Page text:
Long before she was acquitted of the murder of Meredith Kercher, the American media, entertainment industry had told (and sold) various versions of the Amanda Knox story.
Now comes the race to tell (and sell) the sequel.
The Seattle Post writes that already, the Lifetime channel is planning updates to its movie "Amanda Knox: Murder On Trial in Italy," aired when Knox "was still wading through the Italian appeals process."
The LA Times quotes a spokesperson for Lifetime as saying that the film will be altered to include a brief epilogue that explains the latest turn in the case and the updated movie will air Tuesday evening.
Actor Hayden Panettiere courted controversy by playing Knox in the movie, and through her manager reportedly declined to comment on the Knox appeal verdict.
(GlobalPost reports from Italy: Amanda Knox murder conviction overturned)
Then there were the numerous books about Knox's 2009 conviction over the 2007 murder of her British roommate, Kercher, in Perugia, Italy, with such titles as "Angel Face," "The Fatal Gift of Beauty" and "The Monster of Perugia: The Framing of Amanda Knox.”
But that’s not all that’s in store for Knox, 24, a Seattle native, as she reportedly makes a beeline for home after walking free from the Italian prison where she spent the last four years.
Apart from being the most sought-after interview in the country, and amid speculation about book deals, Knox is even being offered work.
Minutes after her acquittal, the Seattle radio state KQMV was making Knox a "special offer."
“KQMV Has A Job For Amanda Knox," was the headline of a statement from the station, which went on to read:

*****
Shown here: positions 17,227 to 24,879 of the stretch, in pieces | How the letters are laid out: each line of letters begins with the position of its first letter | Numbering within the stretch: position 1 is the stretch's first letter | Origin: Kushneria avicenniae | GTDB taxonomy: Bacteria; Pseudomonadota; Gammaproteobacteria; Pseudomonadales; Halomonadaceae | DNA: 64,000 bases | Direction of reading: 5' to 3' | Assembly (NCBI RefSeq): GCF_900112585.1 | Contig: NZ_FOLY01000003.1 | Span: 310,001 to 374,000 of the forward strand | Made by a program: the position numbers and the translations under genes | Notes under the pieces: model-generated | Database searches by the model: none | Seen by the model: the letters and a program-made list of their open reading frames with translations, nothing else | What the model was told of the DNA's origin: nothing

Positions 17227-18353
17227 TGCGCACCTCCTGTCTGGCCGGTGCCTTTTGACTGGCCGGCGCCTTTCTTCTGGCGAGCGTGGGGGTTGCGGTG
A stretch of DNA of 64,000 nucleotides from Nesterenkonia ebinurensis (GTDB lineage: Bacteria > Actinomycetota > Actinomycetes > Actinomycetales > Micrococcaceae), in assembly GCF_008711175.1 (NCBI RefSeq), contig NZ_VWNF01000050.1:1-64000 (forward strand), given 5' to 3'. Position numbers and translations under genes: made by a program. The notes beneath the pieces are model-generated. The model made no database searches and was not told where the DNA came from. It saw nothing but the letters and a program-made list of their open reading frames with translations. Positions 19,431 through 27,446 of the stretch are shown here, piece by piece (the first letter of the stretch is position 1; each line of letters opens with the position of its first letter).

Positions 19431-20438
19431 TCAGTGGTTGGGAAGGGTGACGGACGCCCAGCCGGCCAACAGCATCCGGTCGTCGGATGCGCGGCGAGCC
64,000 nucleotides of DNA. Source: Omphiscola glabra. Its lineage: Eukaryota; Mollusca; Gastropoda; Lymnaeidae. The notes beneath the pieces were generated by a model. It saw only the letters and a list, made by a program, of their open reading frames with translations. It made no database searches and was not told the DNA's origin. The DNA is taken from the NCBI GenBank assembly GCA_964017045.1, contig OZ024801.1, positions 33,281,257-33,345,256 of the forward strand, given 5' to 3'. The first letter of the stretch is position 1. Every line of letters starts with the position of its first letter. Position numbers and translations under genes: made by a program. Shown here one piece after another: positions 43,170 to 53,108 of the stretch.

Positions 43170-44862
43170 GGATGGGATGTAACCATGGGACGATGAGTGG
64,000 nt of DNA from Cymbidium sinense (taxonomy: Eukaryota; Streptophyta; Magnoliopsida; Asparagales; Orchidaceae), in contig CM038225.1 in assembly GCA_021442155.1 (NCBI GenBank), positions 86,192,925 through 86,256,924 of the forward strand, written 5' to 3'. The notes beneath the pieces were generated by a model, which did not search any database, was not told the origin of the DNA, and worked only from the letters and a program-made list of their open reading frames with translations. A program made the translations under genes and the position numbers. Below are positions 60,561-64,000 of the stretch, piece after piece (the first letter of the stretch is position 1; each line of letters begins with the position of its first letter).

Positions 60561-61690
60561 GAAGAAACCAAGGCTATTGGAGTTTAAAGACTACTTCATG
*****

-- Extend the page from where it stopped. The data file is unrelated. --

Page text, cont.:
"We’re glad you’re free Amanda and look forward to welcoming you home! We believed in you all along, so much so, that we would like to extend an offer of $10,000 to you to come host our morning show for one week with Brooke and Jubal in the morning! We would all love to hear what you have to say and maybe help a little with the legal bills. Once again, welcome home!"
MSNBC, meantime, quotes "experts" as saying Knox will become a "hot media property," with talk shows, book publishers and others vying to tell her story.
“I think that anything with her name on it and her face on it will create an interest,” the network quotes Gene Grabowski, a crisis management expert, as saying. "This is the United States of Entertainment. There’s a constant market for entertainment."
The report quotes Harold Vogel, author of “Entertainment Industry Economics,” as saying that now Knox is acquitted, "there’s not the feeling that you’re contributing to someone who’s committed a crime.” Which presumably means all bets are off in the pursuit of entertainment dollars derived from the Amanda Knox trial.
Meanwhile, vying for the award for best controlled emotional outburst over the verdict — broadcast live from the appeals court in Italy — was Theodore Simon, a New York based attorney for Knox.
Simon watched the verdict come down from a TV screen in New York City.
Perhaps indicating a wish to avoid accusations of insensitivity toward Kercher's family, Simon explained his relatively muted reaction to the verdict on ABC's "Nightline":
“My reaction was I was extremely appreciative, grateful and certainly thankful... not only for Amanda but for her family because this was a monumental wrongful conviction, and it finally was corrected."
The question remains: who will play Amanda Knox in the big budget Hollywood version?
More from GlobalPost: Amanda Knox: I was sexually harassed in Italian prison